In a major concession, Italy’s Prime Minister Silvio Berlusconi will reportedly allow the International Monetary Fund (IMF) to monitor the progress of the austerity program that the European Union has imposed upon the Rome government.
Reportedly, a reluctant Berlusconi accepted the measure in the wake of extreme pressure from other Eurozone members at the G20 summit meeting in Cannes, France.
Nonetheless, Jose Manuel Barroso, the president of the European Commission (EC), nonetheless told reporters in Cannes that Berlusconi was not forced into it.
"Italy has decided on its own initiative to ask the IMF to monitor,” he said. “I see this as evidence of how important Italy's commitment to reform is."
Barroso added that the EC will also oversee Italy’s fiscal measures.
"Everything we can do to ensure the credibility of all our member states is important," he said.
French President Nicolas Sarkozy praised Berlusconi.
"I salute the efforts of Italy, which has taken the necessary measures to... reach a balanced budget by 2013,”Sarkozy noted.
“Italy is an essential state of the Eurozone and the world economy."
Still, there are concerns that Italy – which is burdened by almost 2 trillion euros ($2.7 trillion) of debt (or 119 percent of GDP) – might not be able to adequately reduce its burden. Berlusconi had proposed a series of half-hearted measures, including a sale of state-controlled assets, higher taxes and a reform of the pension program.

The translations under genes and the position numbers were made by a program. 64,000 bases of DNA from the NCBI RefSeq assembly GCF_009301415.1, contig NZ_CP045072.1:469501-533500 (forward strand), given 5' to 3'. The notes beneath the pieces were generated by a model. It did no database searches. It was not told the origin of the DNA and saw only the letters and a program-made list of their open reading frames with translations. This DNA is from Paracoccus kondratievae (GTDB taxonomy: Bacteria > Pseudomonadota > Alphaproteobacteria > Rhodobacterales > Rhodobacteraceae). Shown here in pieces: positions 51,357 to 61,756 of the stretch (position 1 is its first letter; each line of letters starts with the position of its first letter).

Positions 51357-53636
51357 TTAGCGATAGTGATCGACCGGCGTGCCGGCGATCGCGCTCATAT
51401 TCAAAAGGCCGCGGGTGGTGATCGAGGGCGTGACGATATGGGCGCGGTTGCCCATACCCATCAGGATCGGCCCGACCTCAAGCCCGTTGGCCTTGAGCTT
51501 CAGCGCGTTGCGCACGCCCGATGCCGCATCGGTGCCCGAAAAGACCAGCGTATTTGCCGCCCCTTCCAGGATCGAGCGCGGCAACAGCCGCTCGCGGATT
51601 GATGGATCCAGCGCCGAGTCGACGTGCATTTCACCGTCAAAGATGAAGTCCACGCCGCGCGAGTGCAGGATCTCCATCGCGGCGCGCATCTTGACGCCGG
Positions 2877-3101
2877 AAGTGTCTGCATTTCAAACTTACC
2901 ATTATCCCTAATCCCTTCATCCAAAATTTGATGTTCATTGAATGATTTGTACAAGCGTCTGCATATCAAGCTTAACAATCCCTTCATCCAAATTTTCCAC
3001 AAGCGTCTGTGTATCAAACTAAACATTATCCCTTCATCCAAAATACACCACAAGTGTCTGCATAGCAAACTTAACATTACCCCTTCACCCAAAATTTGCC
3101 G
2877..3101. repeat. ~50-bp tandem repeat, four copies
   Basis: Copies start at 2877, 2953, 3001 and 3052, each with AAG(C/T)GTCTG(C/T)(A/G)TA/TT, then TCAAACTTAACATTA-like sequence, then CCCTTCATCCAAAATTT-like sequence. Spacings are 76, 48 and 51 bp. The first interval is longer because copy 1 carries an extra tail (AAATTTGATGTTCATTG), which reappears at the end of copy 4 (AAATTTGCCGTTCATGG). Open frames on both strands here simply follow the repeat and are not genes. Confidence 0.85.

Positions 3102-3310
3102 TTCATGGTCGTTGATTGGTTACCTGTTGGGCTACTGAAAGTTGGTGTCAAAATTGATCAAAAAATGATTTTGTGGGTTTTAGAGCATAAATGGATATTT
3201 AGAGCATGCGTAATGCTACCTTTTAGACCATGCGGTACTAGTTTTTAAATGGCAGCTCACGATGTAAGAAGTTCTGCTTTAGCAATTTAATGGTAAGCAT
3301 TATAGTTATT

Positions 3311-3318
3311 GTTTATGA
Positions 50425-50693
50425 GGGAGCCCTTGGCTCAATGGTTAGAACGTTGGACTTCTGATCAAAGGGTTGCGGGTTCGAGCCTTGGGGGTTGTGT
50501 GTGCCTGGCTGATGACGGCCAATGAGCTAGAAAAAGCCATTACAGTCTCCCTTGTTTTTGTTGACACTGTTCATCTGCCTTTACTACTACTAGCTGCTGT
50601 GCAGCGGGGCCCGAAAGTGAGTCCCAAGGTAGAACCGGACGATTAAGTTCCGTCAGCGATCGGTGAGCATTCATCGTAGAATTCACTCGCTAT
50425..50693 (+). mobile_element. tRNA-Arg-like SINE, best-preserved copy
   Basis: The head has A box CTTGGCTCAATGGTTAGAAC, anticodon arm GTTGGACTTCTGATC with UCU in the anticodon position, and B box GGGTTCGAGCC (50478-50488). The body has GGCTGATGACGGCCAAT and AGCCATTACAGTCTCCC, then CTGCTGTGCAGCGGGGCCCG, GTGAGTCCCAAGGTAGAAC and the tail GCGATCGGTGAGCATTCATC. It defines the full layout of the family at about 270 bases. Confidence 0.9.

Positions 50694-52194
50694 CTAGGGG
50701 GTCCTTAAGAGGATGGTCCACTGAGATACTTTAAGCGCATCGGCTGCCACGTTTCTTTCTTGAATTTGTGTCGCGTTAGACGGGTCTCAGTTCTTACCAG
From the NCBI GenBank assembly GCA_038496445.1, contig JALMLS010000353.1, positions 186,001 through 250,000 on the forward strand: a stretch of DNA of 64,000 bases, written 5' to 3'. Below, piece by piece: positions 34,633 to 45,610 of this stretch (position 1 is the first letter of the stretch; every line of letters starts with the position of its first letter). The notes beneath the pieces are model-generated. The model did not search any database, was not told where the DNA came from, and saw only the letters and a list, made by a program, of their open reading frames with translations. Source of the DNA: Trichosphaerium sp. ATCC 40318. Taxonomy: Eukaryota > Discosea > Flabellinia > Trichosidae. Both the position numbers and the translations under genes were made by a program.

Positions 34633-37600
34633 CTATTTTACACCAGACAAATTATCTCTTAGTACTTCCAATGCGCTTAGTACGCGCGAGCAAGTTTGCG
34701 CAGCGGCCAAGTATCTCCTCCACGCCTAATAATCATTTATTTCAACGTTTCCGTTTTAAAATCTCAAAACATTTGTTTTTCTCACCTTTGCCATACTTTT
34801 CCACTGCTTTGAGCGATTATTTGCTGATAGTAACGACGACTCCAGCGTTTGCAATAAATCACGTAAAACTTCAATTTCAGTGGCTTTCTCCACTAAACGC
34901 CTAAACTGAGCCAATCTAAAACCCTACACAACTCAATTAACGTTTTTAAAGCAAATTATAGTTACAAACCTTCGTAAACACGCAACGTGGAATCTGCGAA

Compounding the problem is Italy’s tepid economy, which is expected to grow by less than 1.0 percent this year and next.
As a reflection of its insurmountable problems, the yield on Italian sovereign bonds is now in excess of 6 percent.
Berlusconi (like Prime Minister George Papandreou of Greece) is also facing pressures from Roman officials to resign, leading to rumors his own fragile coalition government could soon collapse.
An EU official told Reuters: "We need to make sure there is credibility with Italy's targets -- that it is going to meet them. We decided to have the IMF involved on the monitoring, using their own methodology, and the Italians say they can live with that."
Indeed, the stakes with Italy – the third-largest economy in the Eurozone – are very high.
Eric Strutz, chief financial officer of Commerzbank, told reporters Friday morning: "The whole stability of Europe depends on whether Italy gets its act together".